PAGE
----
J. Patrick Lewis
Christopher Myers's take on the greatest nonsense verse in the English-speaking worlda basketball face-offcombines brio and whimsy with more energy than a power forward…Award-winning books like Blues Journey, Jazz and Harlem, his Caldecott Honor book (these three were written by his father, Walter Dean Myers), have earned for Myers's art a grand and growing reputation. His Jabberwocky reflects once more his signature style and his willingness to take risks.
The New York Times
Abby McGanney Nolan
…cleverly contemporizes the battle by setting it on a playground basketball court.…Myers's colors are bold and bright, his defined figures springing from watercolor-wash backgrounds and the typeface of the words conveying a jagged urgency.
The Washington Post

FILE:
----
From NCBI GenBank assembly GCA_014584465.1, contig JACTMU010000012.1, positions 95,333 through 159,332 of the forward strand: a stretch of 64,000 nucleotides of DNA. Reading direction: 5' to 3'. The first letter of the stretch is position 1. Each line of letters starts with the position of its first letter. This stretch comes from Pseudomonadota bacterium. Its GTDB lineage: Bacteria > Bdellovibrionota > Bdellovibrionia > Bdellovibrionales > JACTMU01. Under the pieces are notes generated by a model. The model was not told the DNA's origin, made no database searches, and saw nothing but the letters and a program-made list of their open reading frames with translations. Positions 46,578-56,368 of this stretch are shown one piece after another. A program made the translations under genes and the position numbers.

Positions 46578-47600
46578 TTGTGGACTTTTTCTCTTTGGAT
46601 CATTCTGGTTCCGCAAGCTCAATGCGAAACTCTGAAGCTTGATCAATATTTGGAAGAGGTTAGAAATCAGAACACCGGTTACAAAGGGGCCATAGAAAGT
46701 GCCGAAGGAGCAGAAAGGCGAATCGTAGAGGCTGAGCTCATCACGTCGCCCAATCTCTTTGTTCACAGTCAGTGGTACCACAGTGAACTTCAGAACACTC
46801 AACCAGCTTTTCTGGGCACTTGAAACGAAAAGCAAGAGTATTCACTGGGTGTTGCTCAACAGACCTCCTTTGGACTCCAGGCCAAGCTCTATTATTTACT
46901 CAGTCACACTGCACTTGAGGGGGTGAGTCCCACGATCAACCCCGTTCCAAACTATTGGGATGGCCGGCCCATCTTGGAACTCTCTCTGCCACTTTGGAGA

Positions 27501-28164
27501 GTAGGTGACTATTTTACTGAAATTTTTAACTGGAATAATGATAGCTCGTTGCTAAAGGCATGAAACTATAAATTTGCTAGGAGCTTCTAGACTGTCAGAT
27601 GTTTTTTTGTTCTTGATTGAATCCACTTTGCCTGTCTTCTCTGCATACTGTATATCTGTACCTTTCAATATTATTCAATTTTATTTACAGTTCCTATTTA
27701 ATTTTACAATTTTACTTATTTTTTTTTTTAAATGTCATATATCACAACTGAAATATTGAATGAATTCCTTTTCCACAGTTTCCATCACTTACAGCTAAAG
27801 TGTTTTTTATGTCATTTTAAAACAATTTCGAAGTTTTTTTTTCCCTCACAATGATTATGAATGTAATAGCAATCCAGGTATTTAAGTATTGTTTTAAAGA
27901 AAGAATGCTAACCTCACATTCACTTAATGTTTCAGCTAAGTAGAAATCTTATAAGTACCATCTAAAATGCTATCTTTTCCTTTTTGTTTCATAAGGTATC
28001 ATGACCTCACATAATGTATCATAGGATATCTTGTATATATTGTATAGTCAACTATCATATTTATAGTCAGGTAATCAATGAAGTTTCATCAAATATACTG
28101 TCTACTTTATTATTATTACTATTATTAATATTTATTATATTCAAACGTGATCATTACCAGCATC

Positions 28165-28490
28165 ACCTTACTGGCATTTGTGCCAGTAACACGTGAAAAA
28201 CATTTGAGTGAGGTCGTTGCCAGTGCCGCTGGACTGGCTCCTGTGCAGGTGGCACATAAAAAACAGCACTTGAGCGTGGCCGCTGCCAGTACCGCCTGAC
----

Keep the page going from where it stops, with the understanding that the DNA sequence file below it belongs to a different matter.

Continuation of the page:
In his kinetic interpretation of Carroll's famous verse, Myers (Jazz) gives the poem a contemporary urban setting and a basketball theme. As the book begins, a girl looks over her shoulder while jumping rope with two others. A flip of the page shows what has distracted her: the dread Jabberwock, a towering, dark figure holding a basketball, flashing ominous-looking teeth ("The jaws that bite") and displaying enormous, seven-fingered hands ("The claws that catch!"). A boy takes on the task of besting the beast, donning stark white shoes ("his vorpal sword") and wordlessly challenging the Jabberwock to a game of one-on-one. Electric hues in the backdrops set off Myers's stylized figures and large multicolored font. While the merit of imposing a narrative logic on a work celebrated for its nonsense remains debatable, Myers's version will expose the Carroll classic to kids who otherwise may not encounter it. Ages 5-9. (Sept.)Copyright 2007 Reed Business Information